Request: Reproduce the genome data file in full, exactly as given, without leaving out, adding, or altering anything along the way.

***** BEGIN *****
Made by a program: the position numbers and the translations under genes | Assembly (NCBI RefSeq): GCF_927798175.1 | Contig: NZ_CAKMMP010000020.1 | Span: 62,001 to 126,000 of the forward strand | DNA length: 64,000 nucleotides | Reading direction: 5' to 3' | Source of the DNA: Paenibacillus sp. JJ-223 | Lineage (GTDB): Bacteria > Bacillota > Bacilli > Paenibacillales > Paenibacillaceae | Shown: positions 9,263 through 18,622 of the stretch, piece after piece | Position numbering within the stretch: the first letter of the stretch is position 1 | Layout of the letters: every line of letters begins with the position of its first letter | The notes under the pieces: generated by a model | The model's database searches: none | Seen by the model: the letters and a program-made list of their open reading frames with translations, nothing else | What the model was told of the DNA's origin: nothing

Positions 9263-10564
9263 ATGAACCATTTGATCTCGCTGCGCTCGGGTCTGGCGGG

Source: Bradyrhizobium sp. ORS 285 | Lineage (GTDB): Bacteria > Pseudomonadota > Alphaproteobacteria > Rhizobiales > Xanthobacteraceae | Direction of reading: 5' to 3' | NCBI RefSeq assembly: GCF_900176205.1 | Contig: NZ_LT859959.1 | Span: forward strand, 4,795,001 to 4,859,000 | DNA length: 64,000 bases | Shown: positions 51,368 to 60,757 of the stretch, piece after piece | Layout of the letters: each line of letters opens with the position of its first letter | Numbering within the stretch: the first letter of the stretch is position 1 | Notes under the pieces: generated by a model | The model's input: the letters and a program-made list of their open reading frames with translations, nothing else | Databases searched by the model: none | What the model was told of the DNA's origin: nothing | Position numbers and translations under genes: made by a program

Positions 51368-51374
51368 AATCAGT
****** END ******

Made by a program: the position numbers and the translations under genes | Assembly (NCBI RefSeq): GCF_927798175.1 | Contig: NZ_CAKMMP010000020.1 | Span: 62,001 to 126,000 of the forward strand | DNA length: 64,000 nucleotides | Reading direction: 5' to 3' | Source of the DNA: Paenibacillus sp. JJ-223 | Lineage (GTDB): Bacteria > Bacillota > Bacilli > Paenibacillales > Paenibacillaceae | Shown: positions 9,263 through 18,622 of the stretch, piece after piece | Position numbering within the stretch: the first letter of the stretch is position 1 | Layout of the letters: every line of letters begins with the position of its first letter | The notes under the pieces: generated by a model | The model's database searches: none | Seen by the model: the letters and a program-made list of their open reading frames with translations, nothing else | What the model was told of the DNA's origin: nothing

Positions 9263-10564
9263 ATGAACCATTTGATCTCGCTGCGCTCGGGTCTGGCGGG

Source: Bradyrhizobium sp. ORS 285 | Lineage (GTDB): Bacteria > Pseudomonadota > Alphaproteobacteria > Rhizobiales > Xanthobacteraceae | Direction of reading: 5' to 3' | NCBI RefSeq assembly: GCF_900176205.1 | Contig: NZ_LT859959.1 | Span: forward strand, 4,795,001 to 4,859,000 | DNA length: 64,000 bases | Shown: positions 51,368 to 60,757 of the stretch, piece after piece | Layout of the letters: each line of letters opens with the position of its first letter | Numbering within the stretch: the first letter of the stretch is position 1 | Notes under the pieces: generated by a model | The model's input: the letters and a program-made list of their open reading frames with translations, nothing else | Databases searched by the model: none | What the model was told of the DNA's origin: nothing | Position numbers and translations under genes: made by a program

Positions 51368-51374
51368 AATCAGT